Q: I recently asked a friend to give me the benefit of his thoughts about something. He responded thusly: “Asking for the benefit of my thoughts is a bit presumptuous—my wife can confirm that using the word ‘benefit’ in connection with my thoughts is an abuse of the English language!” I believe his response was meant to be humorous, but perhaps there is an abuse of the language here. What think ye?
A: We think your friend was joking. He meant that in asking for the benefit of his thoughts, you were presuming they’d be of value—that is, beneficial. And according to his wife, that might be presuming too much!
But asking for the “benefit” of someone’s thoughts is a little more subtle than baldly asking for something of value. It’s a polite way to ask for something the speaker thinks may be to his advantage—almost like asking him a favor.
Here’s a little history.
When “benefit” entered English in the late 14th century, it meant a good deed or a kindness.
Its journey into the language began with Latin (benefactum, a good deed or, literally, a thing well done), then led into Old French (bienfait) and Anglo-Norman (benfet).
When it entered English in the late 1300s, according to the Oxford English Dictionary, “benefit” had two meanings: (1) a good deed or something well done; (2) a kindness, favor, or gift.
The earliest examples of these senses of the word—both considered obsolete or archaic today—are from a single work, William Langland’s Piers Plowman (1377).
The “good deed” sense of the word survived into the 19th century. The OED’s final entry for the word used in this sense is from Walter Savage Landor, who wrote in 1811, “Man’s only relics are his benefits.”
The other early meaning—the “kindness” or “favor” sense of the word—survived into the 17th century.
Shakespeare uses “benefit” this way in As You Like It (circa 1600), where Rosalind says of Fortune that “her benefits are mightily misplaced.”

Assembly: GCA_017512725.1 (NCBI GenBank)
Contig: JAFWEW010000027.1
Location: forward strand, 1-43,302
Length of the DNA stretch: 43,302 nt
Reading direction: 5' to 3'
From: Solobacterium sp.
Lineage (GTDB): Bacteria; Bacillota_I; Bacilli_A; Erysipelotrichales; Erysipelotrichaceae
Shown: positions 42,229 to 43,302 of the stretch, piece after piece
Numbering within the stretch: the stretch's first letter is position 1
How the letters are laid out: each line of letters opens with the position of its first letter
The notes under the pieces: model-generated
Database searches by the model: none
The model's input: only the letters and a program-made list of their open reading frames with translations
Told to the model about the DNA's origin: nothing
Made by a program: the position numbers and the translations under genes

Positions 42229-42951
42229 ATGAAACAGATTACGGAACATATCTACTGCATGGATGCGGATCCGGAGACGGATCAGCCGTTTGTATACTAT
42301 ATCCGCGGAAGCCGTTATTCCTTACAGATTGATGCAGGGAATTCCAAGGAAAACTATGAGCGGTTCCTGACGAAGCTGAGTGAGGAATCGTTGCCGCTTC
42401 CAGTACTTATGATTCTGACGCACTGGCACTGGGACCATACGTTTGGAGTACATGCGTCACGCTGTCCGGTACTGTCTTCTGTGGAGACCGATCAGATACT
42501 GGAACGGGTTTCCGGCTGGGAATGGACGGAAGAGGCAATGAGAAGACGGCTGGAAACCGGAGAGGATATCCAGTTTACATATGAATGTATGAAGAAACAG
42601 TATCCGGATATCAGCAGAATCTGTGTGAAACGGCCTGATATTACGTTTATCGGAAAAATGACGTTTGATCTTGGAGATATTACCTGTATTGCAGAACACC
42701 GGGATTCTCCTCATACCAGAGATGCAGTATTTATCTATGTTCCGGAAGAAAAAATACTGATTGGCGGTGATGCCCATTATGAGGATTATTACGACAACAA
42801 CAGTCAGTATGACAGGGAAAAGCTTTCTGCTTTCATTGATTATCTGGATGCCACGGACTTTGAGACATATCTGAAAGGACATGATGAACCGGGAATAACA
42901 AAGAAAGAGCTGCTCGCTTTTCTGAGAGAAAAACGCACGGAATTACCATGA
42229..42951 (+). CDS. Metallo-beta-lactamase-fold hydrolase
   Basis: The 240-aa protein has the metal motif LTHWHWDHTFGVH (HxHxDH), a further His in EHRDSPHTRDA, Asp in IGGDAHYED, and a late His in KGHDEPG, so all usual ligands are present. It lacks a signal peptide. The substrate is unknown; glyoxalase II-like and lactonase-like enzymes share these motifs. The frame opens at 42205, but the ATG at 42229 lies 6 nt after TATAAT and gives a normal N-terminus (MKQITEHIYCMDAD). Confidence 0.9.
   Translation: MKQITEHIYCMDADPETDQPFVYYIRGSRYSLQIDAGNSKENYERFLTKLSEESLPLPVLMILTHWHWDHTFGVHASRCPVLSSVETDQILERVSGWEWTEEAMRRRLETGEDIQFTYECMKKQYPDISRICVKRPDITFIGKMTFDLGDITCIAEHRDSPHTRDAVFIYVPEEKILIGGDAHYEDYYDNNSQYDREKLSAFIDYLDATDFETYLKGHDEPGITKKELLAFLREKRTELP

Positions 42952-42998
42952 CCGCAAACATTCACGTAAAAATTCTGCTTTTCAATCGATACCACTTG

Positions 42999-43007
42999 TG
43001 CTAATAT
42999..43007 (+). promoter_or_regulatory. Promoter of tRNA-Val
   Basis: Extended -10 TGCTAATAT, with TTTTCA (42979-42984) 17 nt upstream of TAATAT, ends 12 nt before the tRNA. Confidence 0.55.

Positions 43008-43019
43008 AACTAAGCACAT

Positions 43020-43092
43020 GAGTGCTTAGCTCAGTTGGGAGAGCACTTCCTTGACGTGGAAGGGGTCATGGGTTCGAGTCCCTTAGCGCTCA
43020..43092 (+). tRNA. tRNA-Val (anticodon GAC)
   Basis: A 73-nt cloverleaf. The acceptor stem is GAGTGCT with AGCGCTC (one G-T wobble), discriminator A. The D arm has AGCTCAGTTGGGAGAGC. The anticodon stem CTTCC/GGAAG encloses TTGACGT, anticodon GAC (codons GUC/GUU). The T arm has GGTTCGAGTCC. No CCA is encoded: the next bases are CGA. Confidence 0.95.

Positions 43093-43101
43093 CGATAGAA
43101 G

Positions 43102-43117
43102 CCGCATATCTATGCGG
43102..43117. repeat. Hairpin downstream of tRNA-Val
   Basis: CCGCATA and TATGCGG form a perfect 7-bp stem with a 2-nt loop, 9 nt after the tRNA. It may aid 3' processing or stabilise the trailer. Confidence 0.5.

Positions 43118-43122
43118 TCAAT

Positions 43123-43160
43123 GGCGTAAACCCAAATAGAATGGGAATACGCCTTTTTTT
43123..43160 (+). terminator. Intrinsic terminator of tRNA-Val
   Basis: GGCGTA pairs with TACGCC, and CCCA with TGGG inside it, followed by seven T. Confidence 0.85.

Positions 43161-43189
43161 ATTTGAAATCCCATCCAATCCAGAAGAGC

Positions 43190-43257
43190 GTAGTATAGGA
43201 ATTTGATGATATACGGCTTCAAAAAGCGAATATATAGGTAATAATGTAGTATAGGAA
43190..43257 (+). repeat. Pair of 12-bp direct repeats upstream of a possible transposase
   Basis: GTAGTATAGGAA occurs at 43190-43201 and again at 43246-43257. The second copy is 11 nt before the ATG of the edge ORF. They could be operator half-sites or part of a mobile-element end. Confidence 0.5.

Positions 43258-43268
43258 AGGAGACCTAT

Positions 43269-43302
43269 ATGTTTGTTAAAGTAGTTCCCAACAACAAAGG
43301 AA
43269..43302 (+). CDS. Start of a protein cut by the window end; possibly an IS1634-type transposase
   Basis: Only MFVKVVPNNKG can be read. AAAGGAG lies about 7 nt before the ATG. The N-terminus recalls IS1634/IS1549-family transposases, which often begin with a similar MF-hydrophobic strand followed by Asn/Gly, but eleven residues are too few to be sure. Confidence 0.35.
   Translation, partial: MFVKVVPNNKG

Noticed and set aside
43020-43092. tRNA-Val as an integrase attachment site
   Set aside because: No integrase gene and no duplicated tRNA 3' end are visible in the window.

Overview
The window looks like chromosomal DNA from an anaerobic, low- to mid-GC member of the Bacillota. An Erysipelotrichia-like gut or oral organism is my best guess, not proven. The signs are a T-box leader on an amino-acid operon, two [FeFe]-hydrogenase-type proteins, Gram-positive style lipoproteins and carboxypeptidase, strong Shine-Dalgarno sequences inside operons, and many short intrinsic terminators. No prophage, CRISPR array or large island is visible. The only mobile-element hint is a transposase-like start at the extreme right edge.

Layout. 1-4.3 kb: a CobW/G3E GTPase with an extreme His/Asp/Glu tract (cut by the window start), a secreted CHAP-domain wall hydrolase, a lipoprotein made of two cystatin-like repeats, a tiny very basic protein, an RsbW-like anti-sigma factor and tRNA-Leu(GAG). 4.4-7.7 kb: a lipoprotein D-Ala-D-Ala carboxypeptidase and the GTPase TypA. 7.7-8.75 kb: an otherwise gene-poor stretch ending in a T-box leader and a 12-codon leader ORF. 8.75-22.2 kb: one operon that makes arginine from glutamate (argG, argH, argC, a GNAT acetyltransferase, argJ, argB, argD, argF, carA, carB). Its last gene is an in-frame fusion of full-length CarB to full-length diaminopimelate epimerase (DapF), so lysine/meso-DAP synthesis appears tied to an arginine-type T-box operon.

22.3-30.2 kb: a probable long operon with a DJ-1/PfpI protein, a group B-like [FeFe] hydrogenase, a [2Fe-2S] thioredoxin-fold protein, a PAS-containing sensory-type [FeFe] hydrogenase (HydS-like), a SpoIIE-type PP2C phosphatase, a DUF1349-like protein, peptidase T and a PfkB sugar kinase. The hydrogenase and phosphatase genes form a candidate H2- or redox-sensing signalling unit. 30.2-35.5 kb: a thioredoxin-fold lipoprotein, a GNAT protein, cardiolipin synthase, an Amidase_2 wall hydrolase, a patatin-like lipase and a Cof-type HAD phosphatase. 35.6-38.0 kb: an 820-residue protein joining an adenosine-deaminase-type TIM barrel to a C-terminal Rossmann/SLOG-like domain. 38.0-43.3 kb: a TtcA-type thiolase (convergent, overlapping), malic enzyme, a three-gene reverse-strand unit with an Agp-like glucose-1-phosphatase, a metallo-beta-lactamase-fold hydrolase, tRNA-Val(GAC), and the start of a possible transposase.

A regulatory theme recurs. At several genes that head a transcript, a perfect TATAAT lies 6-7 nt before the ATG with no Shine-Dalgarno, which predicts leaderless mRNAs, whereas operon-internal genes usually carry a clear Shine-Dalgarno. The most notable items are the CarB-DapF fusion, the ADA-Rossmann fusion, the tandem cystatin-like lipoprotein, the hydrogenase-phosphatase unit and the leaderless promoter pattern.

Today, people use “benefit” to mean advantage, profit, or good, a sense that came along in the early 1500s, though English writers sometimes used the Old French word in that sense in the 1300s and 1400s.
This is the meaning of the word “benefit” that’s used in certain stock expressions, including the one you wrote us about.
When people ask you for “the benefit of your thoughts (or expertise, etc.),” they’re asking to take advantage of your knowledge, or to avail themselves of it.
As the OED explains it, “for the benefit of” in this case means “for the advantage of.”
But we can’t help thinking that something of the old “kindness” meaning clings to the expression. People who ask for “the benefit of your thoughts” are saying in effect that you would be doing them a kindness by sharing those thoughts.
Another such stock expression is “the benefit of the doubt.” This originally meant giving a verdict of “not guilty” when the evidence against an accused person was uncertain.
Today, the expression is used in a wider sense. To give someone “the benefit of the doubt” means “to incline to the more favourable or kindly decision, estimate, or the like,” the OED says.
The sense of “benefit” meaning some kind of perk or financial assistance—like medical or pension benefits—came along in the late 19th century. And the phrases “fringe benefit” and “benefit package” were coined in the mid-20th century.
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